There are about a dozen different classes or mechanisms of action of biopharmaceuticals that have about a half of dozen different types of uses today. Label alterations for additional disease states occur often as well due to the progressive and novel effectiveness of biopharmaceuticals. Some of these drugs are catalysts for apoptosis of tumor cells. Others may cause angiogenesis to occur to block blood supply to the tumors of cancer patients. Then some biopharmaceuticals have multiple modes of action that benefit certain patient types and their diseases greatly, as with most biopharmaceutical products, the safety and efficacy is evident and reinforced with clinical data and eventual experience with the biopharmaceutical that is chosen to be utilized. And this clinical data is of a different method as well in comparison with what are traditional medications. For example, patients in the clinical trial involving a pharmaceutical are profiled, which allows better interpretation of this clinical data on their products.
The country of Belgium provides the most biotech products to the biopharmaceutical companies in the United States, and the U.S. leads the world in regards to biopharmaceutical product creation- with more than 70 percent of both revenues and research and development expenditures in this country. Canada is ranked number two in this area, others have said.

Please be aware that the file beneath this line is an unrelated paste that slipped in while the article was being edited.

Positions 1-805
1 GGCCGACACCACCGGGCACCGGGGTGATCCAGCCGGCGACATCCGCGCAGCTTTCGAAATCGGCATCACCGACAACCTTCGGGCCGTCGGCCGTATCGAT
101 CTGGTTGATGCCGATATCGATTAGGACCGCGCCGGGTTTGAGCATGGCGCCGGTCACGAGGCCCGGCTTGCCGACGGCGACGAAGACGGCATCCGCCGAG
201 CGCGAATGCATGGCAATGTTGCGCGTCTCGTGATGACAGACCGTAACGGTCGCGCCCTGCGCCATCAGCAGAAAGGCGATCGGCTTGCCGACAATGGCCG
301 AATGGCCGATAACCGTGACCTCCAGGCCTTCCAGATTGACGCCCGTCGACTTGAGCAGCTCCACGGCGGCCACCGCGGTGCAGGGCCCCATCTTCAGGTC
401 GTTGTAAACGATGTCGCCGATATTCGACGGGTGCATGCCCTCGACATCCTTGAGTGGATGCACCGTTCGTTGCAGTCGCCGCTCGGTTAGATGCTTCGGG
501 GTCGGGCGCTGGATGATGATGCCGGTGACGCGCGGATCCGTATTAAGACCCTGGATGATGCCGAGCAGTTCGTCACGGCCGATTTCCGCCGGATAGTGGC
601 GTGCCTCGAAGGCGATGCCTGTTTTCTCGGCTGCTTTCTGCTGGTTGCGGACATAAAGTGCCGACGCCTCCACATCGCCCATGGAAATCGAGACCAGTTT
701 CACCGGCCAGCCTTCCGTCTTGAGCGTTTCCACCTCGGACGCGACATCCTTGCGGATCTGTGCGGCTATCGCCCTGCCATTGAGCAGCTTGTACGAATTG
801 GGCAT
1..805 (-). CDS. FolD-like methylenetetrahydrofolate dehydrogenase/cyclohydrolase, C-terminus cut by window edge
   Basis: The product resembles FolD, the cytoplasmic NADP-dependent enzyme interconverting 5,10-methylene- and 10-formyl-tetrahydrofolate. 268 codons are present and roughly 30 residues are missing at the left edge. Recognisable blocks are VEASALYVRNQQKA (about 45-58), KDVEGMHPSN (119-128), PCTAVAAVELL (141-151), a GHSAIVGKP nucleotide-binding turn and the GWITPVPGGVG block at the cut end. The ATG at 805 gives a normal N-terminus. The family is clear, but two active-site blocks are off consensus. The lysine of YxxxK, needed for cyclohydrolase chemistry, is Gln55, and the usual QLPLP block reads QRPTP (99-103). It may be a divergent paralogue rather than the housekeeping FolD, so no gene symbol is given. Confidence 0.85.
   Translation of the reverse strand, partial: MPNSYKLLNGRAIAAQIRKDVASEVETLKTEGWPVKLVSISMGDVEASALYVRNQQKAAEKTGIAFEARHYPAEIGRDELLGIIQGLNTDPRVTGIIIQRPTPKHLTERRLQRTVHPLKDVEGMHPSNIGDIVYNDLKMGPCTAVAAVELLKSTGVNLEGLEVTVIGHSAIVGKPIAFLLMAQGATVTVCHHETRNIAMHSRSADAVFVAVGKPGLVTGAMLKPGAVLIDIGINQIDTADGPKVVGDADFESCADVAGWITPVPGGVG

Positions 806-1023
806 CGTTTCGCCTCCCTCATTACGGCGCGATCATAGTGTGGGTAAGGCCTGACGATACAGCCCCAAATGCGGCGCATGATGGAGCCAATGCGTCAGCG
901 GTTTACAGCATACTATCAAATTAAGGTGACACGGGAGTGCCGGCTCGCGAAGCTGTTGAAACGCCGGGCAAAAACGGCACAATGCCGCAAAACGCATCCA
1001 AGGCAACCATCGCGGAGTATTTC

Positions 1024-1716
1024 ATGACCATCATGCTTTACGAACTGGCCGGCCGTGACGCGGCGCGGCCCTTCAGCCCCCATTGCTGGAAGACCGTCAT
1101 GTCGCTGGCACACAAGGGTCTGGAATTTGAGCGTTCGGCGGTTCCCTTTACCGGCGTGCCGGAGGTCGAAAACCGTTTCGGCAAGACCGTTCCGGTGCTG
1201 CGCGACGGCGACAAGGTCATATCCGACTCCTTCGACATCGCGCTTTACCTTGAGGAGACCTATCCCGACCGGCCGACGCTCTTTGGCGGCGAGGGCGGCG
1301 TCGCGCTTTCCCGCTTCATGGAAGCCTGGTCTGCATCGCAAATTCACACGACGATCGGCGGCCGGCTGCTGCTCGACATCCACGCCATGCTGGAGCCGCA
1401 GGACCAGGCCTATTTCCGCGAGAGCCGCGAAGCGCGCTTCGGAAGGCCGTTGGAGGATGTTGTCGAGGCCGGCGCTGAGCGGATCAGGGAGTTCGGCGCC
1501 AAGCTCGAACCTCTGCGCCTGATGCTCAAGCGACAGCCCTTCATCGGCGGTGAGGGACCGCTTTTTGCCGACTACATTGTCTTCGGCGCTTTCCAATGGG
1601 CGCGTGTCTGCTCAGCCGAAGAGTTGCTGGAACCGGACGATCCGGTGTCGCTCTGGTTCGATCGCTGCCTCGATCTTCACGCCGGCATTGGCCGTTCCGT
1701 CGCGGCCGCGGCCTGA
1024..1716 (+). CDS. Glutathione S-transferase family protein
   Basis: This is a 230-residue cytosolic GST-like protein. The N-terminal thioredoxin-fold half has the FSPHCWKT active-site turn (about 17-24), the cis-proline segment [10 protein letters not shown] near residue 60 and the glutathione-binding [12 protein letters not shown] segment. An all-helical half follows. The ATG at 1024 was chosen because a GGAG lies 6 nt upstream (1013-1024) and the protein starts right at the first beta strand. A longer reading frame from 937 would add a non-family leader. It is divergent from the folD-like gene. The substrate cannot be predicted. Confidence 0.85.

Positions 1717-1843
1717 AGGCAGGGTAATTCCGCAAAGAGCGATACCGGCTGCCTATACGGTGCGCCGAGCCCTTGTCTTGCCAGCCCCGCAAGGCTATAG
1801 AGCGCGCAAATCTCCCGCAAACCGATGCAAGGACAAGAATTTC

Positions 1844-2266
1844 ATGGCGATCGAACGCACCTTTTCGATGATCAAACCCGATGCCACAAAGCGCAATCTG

And with the government health care programs who are the largest U.S. payers for pharmaceuticals, Medicare pays 80 percent of the cost of biopharmaceuticals, as many are administered in the doctor’s office, and Medicare part B covers the cost in large part for biologics.
One issue with biologics is overuse of these therapies, and biopharmaceutical companies are not exempt from federal prescription regulation. Amgen, who makes an anemia biologic called Neupogen, recently had to pay a settlement as well as JNJ, who makes an identical drug called Procrit, for rebates and incentives both companies were giving to the users of their products, which were very lucrative benefits, and this resulted in some cases intentional overdosing thier patients with these biologics at unreasonable and unnecessary levels. The doctors targeted with these biologics are nephrologists and oncologists, as anemia is often seen in their practices for various reasons.